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Viewpoint: Technology 

David Ratledge 

 


All-You-Can-Read Services and Public Libraries

David Ratledge

Speaking as both a librarian and an avid reader, I love books of all kinds, but I love e-books the most. An e-book only weighs and takes up as much space as its reading device, and one e-book or one thousand are all the same. Common features such as the ability to sync across multiple reading devices so I can put one down in the morning and pick another up in the afternoon and start reading from where I left off, the ability to look up unfamiliar words in a built-in dictionary, the ability to search, and more, are all reasons why e-books are my favorite type of book.

Because of this, I have followed with interest the development of all-you-can-read services such as Oyster, Scribd, and most recently, Amazon’s Kindle Unlimited. It is exciting that e-book technology is providing the means to create such services, but concern has arisen that all-you-can-read services might negatively impact public libraries. However, many have already compared all-you-can-read services with public libraries and concluded they are not the beginning of the end. I agree but believe they are worth paying further attention to because I think there is a lot that can be learned from them. As an experiment I make the following comparisons between my local public library and all-you-can-read services from the perspective of a reader.

Before using a public library it is first necessary to get a library card. In my county there are two ways to do that depending on whether one is a resident or not. If not a resident, you can mail in an application with payment for an annual fee, and you will receive your library card back in the mail. If a resident, you have to apply in person. For an all-you-can-read service you go online at any time of day or night, enter your personal information and provide payment, then access is immediately granted with no waiting on the mail or having to physically travel anywhere.

The loan period at my local public library is twenty-one days for most items. This may be okay for many, but I personally do not find twenty-one days workable. Frequently it feels like I just looked down for what was meant to be a moment, only to look up and find it is suddenly a week later. All-you-can-read services, however, do not have time limitations so you can take as long as needed to read any title you currently have downloaded to your reading device.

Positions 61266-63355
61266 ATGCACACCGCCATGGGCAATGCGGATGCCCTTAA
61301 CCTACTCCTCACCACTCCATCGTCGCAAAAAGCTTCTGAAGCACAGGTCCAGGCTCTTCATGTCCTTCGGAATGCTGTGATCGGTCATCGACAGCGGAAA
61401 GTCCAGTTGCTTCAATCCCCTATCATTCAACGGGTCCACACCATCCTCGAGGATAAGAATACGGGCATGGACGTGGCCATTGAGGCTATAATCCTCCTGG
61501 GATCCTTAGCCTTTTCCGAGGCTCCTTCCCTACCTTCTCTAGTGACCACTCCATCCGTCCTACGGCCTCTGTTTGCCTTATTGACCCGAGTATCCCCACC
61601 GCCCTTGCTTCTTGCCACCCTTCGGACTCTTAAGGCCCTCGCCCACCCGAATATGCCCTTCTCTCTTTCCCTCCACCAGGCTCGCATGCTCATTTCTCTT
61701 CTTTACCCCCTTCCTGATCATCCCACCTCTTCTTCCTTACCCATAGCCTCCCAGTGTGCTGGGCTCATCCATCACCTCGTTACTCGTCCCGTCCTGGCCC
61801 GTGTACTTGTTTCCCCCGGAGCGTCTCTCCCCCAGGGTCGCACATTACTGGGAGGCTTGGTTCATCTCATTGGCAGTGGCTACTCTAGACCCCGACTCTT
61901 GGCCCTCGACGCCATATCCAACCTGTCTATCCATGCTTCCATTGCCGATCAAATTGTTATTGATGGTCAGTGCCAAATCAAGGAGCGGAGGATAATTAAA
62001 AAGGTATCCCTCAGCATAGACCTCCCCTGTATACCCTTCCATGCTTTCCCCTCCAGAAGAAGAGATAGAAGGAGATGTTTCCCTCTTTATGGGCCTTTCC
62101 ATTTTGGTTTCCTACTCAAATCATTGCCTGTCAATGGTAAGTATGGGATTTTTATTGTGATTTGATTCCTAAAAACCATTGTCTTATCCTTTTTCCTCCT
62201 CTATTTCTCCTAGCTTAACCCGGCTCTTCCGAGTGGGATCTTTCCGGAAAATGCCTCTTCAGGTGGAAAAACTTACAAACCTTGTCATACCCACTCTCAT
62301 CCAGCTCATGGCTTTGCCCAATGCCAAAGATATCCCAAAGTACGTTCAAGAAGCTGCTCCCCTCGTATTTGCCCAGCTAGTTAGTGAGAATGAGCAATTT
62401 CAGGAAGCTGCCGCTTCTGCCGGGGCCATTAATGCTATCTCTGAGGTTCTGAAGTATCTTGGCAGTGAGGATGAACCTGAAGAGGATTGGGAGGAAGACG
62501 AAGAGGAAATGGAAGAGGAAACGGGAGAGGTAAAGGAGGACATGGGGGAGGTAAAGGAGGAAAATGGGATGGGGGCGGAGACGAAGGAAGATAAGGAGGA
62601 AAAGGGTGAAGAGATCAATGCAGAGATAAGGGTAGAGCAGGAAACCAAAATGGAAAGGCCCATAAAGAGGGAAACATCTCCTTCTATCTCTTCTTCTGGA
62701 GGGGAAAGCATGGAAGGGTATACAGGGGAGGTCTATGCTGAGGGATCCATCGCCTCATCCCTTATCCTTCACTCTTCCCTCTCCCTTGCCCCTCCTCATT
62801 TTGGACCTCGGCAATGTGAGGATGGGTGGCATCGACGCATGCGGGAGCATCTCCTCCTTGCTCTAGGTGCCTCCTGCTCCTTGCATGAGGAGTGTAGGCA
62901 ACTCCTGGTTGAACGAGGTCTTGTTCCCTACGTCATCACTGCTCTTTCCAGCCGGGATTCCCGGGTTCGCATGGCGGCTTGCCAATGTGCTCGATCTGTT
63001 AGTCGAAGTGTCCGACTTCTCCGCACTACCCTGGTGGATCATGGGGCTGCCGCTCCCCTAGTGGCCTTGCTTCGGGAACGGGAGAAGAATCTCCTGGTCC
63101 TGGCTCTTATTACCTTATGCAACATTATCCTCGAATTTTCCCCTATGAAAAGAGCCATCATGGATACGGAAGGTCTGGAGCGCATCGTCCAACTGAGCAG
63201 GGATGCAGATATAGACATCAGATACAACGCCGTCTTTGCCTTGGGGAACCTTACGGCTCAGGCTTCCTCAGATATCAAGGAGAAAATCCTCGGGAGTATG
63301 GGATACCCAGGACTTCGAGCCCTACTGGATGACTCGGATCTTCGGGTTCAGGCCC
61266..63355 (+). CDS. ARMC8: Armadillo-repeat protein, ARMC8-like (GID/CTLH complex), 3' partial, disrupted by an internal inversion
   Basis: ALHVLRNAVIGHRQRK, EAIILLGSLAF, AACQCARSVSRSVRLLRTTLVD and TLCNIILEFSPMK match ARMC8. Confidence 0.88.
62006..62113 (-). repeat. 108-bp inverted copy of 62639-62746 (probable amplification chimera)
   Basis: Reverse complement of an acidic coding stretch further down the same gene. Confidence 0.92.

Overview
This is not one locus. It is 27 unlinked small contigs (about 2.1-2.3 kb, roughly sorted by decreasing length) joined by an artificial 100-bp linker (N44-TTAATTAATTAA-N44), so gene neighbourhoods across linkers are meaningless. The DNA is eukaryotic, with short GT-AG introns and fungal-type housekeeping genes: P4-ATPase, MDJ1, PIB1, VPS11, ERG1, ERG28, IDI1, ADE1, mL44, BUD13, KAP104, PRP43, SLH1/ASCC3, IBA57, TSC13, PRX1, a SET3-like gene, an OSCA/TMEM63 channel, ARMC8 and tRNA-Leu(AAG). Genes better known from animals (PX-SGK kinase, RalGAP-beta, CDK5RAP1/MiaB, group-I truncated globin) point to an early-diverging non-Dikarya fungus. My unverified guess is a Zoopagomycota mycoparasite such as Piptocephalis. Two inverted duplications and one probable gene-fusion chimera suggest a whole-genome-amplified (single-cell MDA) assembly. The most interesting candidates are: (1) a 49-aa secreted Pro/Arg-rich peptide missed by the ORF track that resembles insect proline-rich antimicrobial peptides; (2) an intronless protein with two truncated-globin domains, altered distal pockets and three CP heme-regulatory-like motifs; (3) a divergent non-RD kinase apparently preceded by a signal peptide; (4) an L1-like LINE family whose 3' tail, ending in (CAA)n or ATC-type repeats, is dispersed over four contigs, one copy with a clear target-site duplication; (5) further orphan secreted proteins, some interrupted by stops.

It is normal that only a few copies, and often only one, of an e-book are available for checkout at a public library. This results in long wait times for popular titles. With all-you-can-read services, every e-book is available at all times to every subscriber.

With just these few points of comparison, and in spite of how guilty the librarian in me feels, it is plainly obvious that only an all-you-can-read service would work for me. It comes down to accessibility and convenience. When I wake up at 2 a.m. on Sunday and want to access my public library’s online e-book collection for the first time, can I do that? No, because I first have to wait until the following week and hope I can find the time to go in person to apply for a library card. With an all-you-can-read service I can just go to my computer, apply for an account, make payment, and I am in. Should I have already had a library card there is a very good chance, especially with a new and popular title, that I will go online at my public library only to find the e-book I want is already checked out and there are seventeen people with holds waiting for it ahead of me. With an all-you-can-read service, I just make my selection and begin reading. It does not matter how many other subscribers have already made the same choice. Should I manage to borrow the e-book I want, I may read for a couple of hours, get pulled into the story, fall asleep, and then life happens and I do not have time to return to it for two weeks. At that time perhaps I read for another hour or two, life happens some more, and suddenly it is due to be returned the next day and I am nowhere close to finishing. Maybe I will be able to renew it, but maybe not. This would be a very frustrating and wasteful experience.

In my opinion all-you-can-read services are currently the better option when it comes to e-books, because they remove the barriers to access that are still very common in public libraries. Even so, I would much rather use my public library and would gladly give the same in payment each month as I would give to an all-you-can-read service, provided a way is found to remove all the unwanted barriers and provide identical (and I am certain, even better) service to readers.


 

 

David Ratledge is Associate Professor and Coordinator of Technology Services at The University of Tennessee Libraries, Knoxville. He can be reached at ddr@utk.edu 
 
 

 

 

 


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